Not that you are to blame, but there are certain ways to handle relapses so that this does not happen.  While we as parents are not to blame when the sort of situation described above occurs, I strongly believe that we have a responsibility to learn ways to prevent it and even to use relapse as an opportunity to further strengthen our child’s recovery.

In my next blog post “An Overview of Relapse,” I describe a few ways to do just that.

Related Links:

Teens Only Listen to One Person…

Adjusting to Recovery: When Your Addicted Child Begins to Get Well

A Light at the End of the Tunnel

Posted by Michael Pantalon, PhD  /  Filed under Addiction, Alcohol, Confronting Teens, Marijuana, parenting, Recovery, Recovery & Relapse  /  Comments: more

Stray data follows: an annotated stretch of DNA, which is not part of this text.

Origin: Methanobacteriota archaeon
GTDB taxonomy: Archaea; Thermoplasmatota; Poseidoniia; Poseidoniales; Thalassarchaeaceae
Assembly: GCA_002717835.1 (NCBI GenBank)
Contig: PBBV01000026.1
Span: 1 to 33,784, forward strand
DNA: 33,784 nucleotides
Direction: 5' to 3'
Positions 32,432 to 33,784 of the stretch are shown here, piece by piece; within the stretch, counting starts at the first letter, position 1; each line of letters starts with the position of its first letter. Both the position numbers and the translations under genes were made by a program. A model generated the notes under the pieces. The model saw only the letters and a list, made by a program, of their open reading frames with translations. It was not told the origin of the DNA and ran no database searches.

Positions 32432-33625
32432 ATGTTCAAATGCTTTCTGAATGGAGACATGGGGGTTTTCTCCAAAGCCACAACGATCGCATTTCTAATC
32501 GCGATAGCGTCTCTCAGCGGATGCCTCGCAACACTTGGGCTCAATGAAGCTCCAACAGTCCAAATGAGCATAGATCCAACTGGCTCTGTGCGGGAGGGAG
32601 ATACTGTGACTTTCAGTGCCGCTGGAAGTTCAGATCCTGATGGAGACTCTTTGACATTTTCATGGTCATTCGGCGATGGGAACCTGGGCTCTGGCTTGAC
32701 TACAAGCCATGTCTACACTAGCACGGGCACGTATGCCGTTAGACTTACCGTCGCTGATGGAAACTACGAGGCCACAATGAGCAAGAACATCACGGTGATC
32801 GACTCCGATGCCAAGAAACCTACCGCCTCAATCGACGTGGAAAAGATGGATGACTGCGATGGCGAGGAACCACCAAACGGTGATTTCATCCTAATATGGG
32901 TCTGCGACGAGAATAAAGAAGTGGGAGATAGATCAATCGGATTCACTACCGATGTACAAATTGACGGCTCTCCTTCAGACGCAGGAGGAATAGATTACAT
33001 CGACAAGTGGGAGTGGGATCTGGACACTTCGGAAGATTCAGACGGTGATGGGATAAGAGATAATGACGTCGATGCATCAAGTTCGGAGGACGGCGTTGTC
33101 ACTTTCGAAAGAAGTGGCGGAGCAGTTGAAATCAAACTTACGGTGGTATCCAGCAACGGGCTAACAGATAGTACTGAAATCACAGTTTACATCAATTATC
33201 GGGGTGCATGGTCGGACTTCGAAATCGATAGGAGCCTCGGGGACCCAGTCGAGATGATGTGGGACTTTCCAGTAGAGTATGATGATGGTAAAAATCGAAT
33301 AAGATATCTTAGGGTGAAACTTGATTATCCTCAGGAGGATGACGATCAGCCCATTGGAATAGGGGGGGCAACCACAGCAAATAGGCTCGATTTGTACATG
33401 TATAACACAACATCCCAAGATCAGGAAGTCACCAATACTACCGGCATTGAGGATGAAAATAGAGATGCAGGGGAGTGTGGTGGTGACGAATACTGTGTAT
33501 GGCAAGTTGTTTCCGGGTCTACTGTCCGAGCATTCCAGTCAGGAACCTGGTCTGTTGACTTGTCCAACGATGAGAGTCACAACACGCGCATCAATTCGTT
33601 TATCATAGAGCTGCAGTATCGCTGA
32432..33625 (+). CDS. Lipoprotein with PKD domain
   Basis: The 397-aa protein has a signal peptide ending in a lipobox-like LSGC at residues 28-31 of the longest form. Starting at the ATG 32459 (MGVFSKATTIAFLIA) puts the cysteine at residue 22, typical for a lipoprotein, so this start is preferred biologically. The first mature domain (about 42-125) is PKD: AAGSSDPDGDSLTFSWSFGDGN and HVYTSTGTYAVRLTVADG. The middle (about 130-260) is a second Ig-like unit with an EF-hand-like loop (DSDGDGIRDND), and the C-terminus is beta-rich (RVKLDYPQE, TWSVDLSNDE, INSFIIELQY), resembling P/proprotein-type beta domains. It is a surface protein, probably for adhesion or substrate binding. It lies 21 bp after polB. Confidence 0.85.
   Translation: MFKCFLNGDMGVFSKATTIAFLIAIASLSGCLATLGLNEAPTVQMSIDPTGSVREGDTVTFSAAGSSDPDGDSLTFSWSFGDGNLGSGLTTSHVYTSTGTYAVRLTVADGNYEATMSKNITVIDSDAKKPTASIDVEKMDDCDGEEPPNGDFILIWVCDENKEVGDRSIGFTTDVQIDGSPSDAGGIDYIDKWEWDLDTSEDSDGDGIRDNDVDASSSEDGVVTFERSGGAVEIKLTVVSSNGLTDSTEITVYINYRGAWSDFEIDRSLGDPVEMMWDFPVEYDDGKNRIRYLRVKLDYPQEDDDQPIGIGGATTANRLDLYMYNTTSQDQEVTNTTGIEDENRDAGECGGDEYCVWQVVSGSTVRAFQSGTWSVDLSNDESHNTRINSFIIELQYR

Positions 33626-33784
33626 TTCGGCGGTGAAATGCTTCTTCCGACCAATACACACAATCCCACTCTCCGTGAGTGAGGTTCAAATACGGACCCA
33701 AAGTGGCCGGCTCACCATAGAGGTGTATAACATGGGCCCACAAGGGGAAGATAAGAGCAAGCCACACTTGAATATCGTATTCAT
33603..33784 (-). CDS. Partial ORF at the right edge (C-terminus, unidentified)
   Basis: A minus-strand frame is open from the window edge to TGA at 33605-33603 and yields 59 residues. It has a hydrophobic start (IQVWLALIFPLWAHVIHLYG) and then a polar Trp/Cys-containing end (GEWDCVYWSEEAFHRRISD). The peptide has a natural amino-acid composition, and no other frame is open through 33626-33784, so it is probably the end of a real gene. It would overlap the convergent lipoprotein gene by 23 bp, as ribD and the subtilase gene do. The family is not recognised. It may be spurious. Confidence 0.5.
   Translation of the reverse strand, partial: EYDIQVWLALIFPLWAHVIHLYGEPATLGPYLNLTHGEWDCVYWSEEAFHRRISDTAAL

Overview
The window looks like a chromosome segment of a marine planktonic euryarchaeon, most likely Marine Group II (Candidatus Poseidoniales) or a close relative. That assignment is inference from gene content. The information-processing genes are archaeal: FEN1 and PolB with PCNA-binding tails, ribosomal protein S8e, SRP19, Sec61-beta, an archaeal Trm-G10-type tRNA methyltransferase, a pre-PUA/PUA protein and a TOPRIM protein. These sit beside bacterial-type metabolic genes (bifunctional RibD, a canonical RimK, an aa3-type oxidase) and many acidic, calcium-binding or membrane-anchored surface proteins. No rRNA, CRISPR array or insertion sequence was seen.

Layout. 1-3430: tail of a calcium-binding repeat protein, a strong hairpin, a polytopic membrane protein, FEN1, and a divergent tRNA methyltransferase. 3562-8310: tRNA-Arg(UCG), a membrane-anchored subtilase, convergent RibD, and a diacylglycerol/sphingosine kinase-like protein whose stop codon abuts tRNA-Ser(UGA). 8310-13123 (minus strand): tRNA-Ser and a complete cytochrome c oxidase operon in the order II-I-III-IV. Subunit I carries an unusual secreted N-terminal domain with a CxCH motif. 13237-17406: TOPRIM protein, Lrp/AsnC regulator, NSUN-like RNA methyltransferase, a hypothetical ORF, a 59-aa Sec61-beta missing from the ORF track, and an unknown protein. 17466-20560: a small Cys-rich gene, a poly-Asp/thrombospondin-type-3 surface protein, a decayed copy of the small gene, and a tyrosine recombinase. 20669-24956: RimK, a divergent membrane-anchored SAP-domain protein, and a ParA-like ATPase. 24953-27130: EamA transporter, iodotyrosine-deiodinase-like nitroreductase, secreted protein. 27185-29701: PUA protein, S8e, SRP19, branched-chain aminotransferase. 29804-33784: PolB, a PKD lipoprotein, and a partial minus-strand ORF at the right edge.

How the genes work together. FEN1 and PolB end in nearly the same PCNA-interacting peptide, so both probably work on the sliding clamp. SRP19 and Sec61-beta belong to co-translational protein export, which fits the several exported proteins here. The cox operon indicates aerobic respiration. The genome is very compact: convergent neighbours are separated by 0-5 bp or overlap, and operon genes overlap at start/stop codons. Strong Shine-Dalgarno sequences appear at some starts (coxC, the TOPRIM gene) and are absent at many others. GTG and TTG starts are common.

Instructions on the Use of Alcohol, an Excerpt from James Brown’sThis River
Tuesday, March 22nd, 2011

Editor’s Note: We’re excited to welcome back award-winning author James Brown to the Intervene community.  Earlier this month James released his latest book This River, a memoir providing an honest portrait of an addict and his new struggles with sobriety, relapse  and becoming a better father.  This book provides a great opportunity for discussion with other parents as well as with your child suffering with an addiction.  We are giving away two free copies of This River to two lucky commenters — please see the end of this post for details.